It was so easy to talk war. The most intelligent and feeling people did so blithely. Even the philosopher-poet Ralph Waldo Emerson remarked, “Sometimes gunpowder smells good.”
One of the few people who understood what carnage was being invited was William T. Sherman. “You people of the South don’t know what you are doing,” he wrote to a Louisiana friend. “This country will be drenched in blood and God only knows how it will end. . . . You people speak so lightly of war; you don’t know what you’re talking about.”
The earliest casualties were like faint flashes of lightning on the horizon, as historian Bruce Catton described them. Two of the first Union soldiers to die were volunteers from the textile mill town of Lowell, Mass.: Luther C. Ladd, 17, and Addison O. Whitney, 21. They were slain just five days after the surrender of Fort Sumter, when angry secessionist mobs set upon the 6th Massachusetts Militia with bricks and gunshots as it tried to make its way through Baltimore to Washington in response to President Lincoln’s call for troops.
The town of Lowell was so stricken that its markets and workshops closed, and municipal bells tolled all day. In Boston, Gov. John Andrew paid tribute to their biers, canopied with flags, while a brigade band played a dirge.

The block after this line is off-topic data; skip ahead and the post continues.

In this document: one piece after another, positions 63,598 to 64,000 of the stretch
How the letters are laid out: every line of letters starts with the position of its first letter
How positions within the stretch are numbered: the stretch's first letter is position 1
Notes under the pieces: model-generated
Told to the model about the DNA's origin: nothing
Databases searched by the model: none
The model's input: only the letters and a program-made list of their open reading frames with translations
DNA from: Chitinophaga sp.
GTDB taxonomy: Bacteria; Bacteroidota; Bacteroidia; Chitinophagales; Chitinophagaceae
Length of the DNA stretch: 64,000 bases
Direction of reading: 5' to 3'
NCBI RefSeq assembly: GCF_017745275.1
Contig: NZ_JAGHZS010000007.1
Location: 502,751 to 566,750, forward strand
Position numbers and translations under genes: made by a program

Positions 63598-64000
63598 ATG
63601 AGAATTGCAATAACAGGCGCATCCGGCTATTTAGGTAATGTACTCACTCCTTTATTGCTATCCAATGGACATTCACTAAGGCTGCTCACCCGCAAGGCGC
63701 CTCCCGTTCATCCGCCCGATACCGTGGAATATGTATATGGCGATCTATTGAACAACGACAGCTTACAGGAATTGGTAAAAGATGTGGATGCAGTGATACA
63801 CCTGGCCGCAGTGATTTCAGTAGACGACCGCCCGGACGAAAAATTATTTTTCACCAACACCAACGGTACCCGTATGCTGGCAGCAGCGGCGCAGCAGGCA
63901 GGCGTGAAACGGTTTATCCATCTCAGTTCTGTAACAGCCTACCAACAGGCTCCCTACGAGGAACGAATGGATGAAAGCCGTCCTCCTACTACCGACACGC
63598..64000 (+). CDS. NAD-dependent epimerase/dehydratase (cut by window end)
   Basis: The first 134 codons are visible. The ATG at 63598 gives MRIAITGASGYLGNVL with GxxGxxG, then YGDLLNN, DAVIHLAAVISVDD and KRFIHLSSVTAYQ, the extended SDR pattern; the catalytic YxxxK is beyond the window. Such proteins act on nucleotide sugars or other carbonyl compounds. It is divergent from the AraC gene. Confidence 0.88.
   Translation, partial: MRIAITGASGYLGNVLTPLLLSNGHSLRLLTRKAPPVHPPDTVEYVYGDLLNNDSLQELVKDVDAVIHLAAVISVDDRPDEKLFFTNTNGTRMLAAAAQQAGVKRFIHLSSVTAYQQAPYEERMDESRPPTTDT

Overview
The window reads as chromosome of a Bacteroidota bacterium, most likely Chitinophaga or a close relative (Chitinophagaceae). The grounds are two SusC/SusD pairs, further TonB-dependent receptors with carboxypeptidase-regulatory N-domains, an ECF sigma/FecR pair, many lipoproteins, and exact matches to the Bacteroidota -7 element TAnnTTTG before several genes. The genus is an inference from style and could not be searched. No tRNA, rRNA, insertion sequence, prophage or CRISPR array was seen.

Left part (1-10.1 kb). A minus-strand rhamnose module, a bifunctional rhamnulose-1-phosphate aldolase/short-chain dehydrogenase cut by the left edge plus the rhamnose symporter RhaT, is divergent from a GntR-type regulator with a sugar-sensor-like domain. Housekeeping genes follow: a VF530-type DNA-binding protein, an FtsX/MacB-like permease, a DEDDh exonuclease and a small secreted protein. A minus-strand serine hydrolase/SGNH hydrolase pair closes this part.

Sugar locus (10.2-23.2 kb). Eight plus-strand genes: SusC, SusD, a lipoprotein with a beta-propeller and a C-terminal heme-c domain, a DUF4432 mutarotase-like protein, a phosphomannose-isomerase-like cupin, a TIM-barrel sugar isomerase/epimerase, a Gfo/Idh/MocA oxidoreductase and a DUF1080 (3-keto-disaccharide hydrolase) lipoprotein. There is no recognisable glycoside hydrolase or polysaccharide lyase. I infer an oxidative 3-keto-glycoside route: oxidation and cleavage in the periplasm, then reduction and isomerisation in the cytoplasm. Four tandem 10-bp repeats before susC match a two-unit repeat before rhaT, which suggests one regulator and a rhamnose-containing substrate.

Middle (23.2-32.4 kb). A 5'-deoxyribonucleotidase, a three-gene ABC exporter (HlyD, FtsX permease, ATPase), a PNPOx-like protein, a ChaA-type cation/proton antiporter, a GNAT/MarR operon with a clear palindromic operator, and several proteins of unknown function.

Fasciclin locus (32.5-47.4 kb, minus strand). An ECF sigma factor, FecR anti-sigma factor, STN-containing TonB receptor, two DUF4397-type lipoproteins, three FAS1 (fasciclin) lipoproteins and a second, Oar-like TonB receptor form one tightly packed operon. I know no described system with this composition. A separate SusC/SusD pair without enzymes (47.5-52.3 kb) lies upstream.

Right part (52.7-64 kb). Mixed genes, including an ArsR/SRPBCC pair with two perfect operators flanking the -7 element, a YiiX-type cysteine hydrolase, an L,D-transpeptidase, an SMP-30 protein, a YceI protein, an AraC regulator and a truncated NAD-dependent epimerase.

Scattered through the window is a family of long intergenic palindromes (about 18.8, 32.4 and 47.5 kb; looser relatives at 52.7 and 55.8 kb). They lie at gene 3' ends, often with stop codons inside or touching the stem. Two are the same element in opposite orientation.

These first deaths were labeled “murders” by the national press. So, too, was the death a month later of Elmer Ellsworth, an ambitious young colonel who was a personal friend and former law clerk of the president.
Still, the reality of war hadn’t fully struck the populace. Just three weeks later, the death of Maj. Theodore Winthrop was deemed such a shocking occurrence that hostilities were called to a halt to collect his pocket watch.
Winthrop fell in the first major battle of the war, at Big Bethel on June 10, shot in the chest leading a charge on a Confederate line after leaping on a log and waving his sword. He was an aide to Gen. Benjamin Butler as well as a connected intellectual, a descendent of Gov. John Winthrop and a Yalie making a name for himself as a writer for Harper’s Weekly. The entire Yale student body would attend his service.